2. Rape, incest and bestiality may happen every day but that doesn’t make them right. Ever. To be self-published because you are raising awareness is an act of goodness in my opinion. To be self-published and using any of that for sheer tittilation value/sales is not a good thing. It only spreads a message of acceptance and tolerance until no one can even see a goal post any more. (JMO)

    1. I agree Aurora, totally agree. Many people write memoirs containing their own experiences of rape and incest and such books are designed to inform and help others who may be struggling with similar experiences. To ban these is pointless and stupid. People have become so desensitised these days, nothing shocks anymore so people are searching for new boundaries and new thrills. I don’t know whether the internet is to blame for this or not, but I do wonder what we are to do about this trend, or even if we can do anything about it at all.

  3. Reblogged this on Vampires, Crime and Angels…Eclectic Me and commented:
    I can understand where they’re coming from. It happens often, when you search a totally innocent word and all this porn crap comes up on the likes of Amazon. I often search by price and all the free books are these gross out porn stories and you can so easily click one by accident because it has an innocent title and a relatively innocent cover, only to find out what it is afterwards. But surely the simple fix is an adult content filter, like Smashwords have? And the key here is not to punish ALL Indie Authors for the selfishness of the few, is it?! It hardly seems fair or right.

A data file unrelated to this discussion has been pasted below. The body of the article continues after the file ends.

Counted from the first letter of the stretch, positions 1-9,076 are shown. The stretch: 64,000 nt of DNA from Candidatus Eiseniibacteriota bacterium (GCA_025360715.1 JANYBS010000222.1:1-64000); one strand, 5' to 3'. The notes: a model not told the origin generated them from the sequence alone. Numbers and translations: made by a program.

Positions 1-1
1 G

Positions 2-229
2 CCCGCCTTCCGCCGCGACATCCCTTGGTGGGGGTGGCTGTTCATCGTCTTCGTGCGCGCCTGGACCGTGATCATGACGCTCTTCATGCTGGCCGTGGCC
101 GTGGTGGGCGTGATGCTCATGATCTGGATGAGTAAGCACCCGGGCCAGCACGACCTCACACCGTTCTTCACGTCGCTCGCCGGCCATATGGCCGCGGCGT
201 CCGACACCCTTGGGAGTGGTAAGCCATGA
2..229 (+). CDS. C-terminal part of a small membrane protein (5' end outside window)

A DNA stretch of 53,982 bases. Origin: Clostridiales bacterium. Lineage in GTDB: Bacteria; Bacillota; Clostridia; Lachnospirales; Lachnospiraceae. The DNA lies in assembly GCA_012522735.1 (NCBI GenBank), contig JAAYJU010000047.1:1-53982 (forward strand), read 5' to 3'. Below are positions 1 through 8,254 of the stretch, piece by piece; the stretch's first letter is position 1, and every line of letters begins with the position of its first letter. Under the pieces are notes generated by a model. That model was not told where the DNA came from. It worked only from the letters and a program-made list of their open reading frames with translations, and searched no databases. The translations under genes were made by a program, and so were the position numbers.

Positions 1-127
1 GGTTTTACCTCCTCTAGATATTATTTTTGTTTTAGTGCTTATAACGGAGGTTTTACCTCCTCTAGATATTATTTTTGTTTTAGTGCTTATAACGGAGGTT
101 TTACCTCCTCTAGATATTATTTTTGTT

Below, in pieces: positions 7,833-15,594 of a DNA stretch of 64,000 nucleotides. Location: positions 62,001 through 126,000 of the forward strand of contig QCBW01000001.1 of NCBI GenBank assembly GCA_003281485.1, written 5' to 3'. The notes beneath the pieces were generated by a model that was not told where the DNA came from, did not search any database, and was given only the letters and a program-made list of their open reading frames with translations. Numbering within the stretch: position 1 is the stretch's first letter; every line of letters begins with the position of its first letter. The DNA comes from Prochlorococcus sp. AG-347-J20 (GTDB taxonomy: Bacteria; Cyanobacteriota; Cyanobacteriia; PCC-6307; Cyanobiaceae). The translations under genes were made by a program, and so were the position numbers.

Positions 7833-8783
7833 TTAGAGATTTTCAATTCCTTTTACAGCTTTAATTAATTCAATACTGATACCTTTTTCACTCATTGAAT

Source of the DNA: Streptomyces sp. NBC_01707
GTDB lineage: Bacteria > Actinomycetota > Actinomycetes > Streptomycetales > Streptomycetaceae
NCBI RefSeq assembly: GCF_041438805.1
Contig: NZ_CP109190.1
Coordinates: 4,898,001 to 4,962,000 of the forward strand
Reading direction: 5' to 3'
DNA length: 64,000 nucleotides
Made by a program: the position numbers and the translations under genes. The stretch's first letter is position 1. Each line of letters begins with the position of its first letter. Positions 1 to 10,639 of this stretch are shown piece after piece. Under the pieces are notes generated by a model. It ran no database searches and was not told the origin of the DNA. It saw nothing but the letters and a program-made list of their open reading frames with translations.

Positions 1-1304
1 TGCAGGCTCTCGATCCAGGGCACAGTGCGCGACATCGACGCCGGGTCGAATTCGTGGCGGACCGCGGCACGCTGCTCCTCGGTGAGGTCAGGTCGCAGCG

What are your thoughts?

    1. I totally agree with you. It surely can’t be that hard for these sites to implement some kind of filter? It is easy to find something you don’t want, by clicking on links that look benign, we’ve all done it, but with a little work on the part of the site admins, it can be overcome without punishing all indie authors.

      1. Exactly. The only one I’ve seen doing it at all, never mind successfully is Smashwords. They include even some ordinary romance under their ‘adult filter’, just because it skirts the fence of acceptable literature.

      2. Smashwords are brilliant, I love them. I just wish people would use them more instead of Amazon. Their distribution is second to none and the royalties are better.